Weekly Religion News with an article exploring the religious themes in Stephen King's horror novels, "Winning Balance: What I've Learned So Far about Love, Faith and Living Your Dreams" by Shawn Johnson and more.
“The Bible is in many ways the ultimate horror novel.”
That is the last sentence in an article by CNN’s John Blake exploring the religious themes in horror novelist Stephen King’s books.
“… I hate organized religion. I think it’s one of the roots of real evil that’s in the world,” Blake quotes King as saying in a 1988 interview with Janet C. Beaulieu on his latest book at the time, “The Dark Tower.”
But King describes himself as a Christian, according to his website –– and Blake says “he was raised as a ‘hard-nosed’ Methodist taught to believe in the Antichrist.”
Why, then, would King infiltrate his horror novels with hidden lessons from the Bible and Jesus Christ? Blake says the best way to “understand King’s faith is not through his words, but through his stories.”
Take “The Green Mile,” for instance, a 1996 King novel adapted into a movie in 1999. The story is about a gentle giant, John Coffey –– Blake points out the J.C. reference –– who is facing the death penalty for a murder he didn’t commit. While serving time on death row, the larger-than-life inmate quietly goes out of his way to help his friends and what should be his foes. Eventually, he is put to death via the electric chair.
According to Blake, the death of John Coffey echoes a common theme throughout the Bible: God can be cruel. After all, God sent his only son to be sacrificed for the sins of humanity. The Bible itself is a story of floods, sacrifice, blood and death.
Blake quotes the Rev. Paul F.M. Zahl, a retired Episcopal priest who has written about King’s religious tones for Christianity Today magazine. One line from “The Green Mile” that struck Zahl:
“Yet this same God sacrificed John Coffey, who tried only to do good in his blind way, as savagely as an Old Testament prophet ever sacrificed a defenseless lamb… If it happens, God lets it happen, and when we say, ‘I don’t understand,’ God replies, ‘I don’t care.’”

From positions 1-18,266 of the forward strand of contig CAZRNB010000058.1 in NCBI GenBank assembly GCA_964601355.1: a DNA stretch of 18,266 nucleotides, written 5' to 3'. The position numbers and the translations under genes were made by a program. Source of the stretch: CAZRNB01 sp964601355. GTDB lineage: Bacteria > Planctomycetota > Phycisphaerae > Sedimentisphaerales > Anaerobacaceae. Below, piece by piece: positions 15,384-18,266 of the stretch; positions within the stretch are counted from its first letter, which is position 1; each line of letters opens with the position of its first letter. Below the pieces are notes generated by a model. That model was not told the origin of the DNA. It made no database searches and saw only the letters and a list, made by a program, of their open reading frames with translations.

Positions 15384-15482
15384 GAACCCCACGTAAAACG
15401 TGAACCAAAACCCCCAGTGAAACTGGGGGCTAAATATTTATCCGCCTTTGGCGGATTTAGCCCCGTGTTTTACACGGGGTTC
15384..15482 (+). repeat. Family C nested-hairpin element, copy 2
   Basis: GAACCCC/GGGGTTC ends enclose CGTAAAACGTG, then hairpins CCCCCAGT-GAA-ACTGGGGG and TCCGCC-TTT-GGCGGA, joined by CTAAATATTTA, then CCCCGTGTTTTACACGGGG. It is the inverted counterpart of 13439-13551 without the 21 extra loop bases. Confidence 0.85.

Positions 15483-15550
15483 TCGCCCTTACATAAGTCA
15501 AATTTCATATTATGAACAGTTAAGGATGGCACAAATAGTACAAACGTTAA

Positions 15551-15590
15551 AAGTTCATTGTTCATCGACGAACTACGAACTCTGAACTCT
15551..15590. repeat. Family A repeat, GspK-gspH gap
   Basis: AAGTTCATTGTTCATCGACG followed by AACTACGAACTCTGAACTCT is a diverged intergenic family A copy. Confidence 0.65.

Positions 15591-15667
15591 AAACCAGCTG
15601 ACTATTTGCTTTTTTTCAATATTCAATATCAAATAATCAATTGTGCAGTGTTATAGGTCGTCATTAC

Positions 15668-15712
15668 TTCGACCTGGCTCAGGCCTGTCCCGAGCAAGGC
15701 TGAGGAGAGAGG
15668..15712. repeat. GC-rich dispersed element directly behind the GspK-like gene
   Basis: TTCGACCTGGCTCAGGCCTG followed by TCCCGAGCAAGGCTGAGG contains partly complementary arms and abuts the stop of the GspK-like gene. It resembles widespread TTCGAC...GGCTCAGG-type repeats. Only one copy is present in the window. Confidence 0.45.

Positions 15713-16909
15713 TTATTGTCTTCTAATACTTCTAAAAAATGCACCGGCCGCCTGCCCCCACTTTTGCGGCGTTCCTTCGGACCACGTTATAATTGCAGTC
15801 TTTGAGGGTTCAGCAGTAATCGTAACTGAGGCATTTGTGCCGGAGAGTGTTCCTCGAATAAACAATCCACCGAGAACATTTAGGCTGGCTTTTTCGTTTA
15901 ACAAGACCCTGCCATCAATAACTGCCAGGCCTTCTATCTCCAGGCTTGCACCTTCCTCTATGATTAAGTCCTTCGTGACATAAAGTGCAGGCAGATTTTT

Zahl refers to one side of God “whose eye is on the sparrow”; the all-loving, all-knowing God that roots for human kind, always. And then there’s another side of God, says Zahl. The “Holy Other, incomprehensible,” writes Blake, “the one who allowed Job to suffer.”
“Good horror examines the struggle between good and evil,” Blake quotes J.M. Rawbone as saying. Rawbone is an English horror novelist who has also written about King’s religious themes.
“People tend to think that Stephen King is anti-religious because he is a horror writer, but that’s completely mistaken,” says Zahl.
Page 2 of 2 - Week in Religion
- June 6, 548, this was the last year the Church in Jerusalem observed the birth of Jesus on this date. (Celebrating Christmas on Dec. 25 began in the late 300s in the Western Church.)
- June 7, 1941, in England, the four-day Anglican gathering known as the Malvern Conference opened. It was presided over by Archbishop William Temple.
- June 8, 1954, the State Convention of Baptists in Ohio was formed, representing 39 Southern Baptist churches in that state.
-- William D. Blake, Almanac of the Christian Church
"Winning Balance: What I've Learned So Far about Love, Faith and Living Your Dreams" by Shawn Johnson
Twenty-year-old American gymnast Shawn Johnson is a four-time Olympic gold and silver medalist; a national- and world-champion athlete. Shawn is no stranger to hard work and adversity. Her loss of the major gymnastics prize everyone expected her to win in Beijing, the all-around Olympic gold medal, was the loss of a dream she’d worked for since childhood. And later, she suffered a potentially career-ending injury in a skiing accident that forced her life to a halt and made her rethink what was really important. She wasn’t sure who she was anymore. She wasn’t sure what her goals were. And she wasn’t sure she was satisfied with where she was with her faith and God.
-- Tyndale House Publishers
Quote of the week
"A Christian is a person who has the possibility of innumerable new starts." -- Francis Schaeffer, American Presbyterian apologist
ward: Large congregations in the Church of Jesus Christ of Latter-day Saints are called wards, and they are led by a bishop and two counselors. Wards have specific geographic boundaries, and Mormon families attend the meetinghouse in their ward. Small Mormon congregations are called branches, which can develop into wards.
Religion Around the World
Religious makeup of Albania
Muslim: 70 percent
Albanian Orthodox: 20 percent
Roman Catholic: 10 percent
- CIA Factbook
GateHouse News Service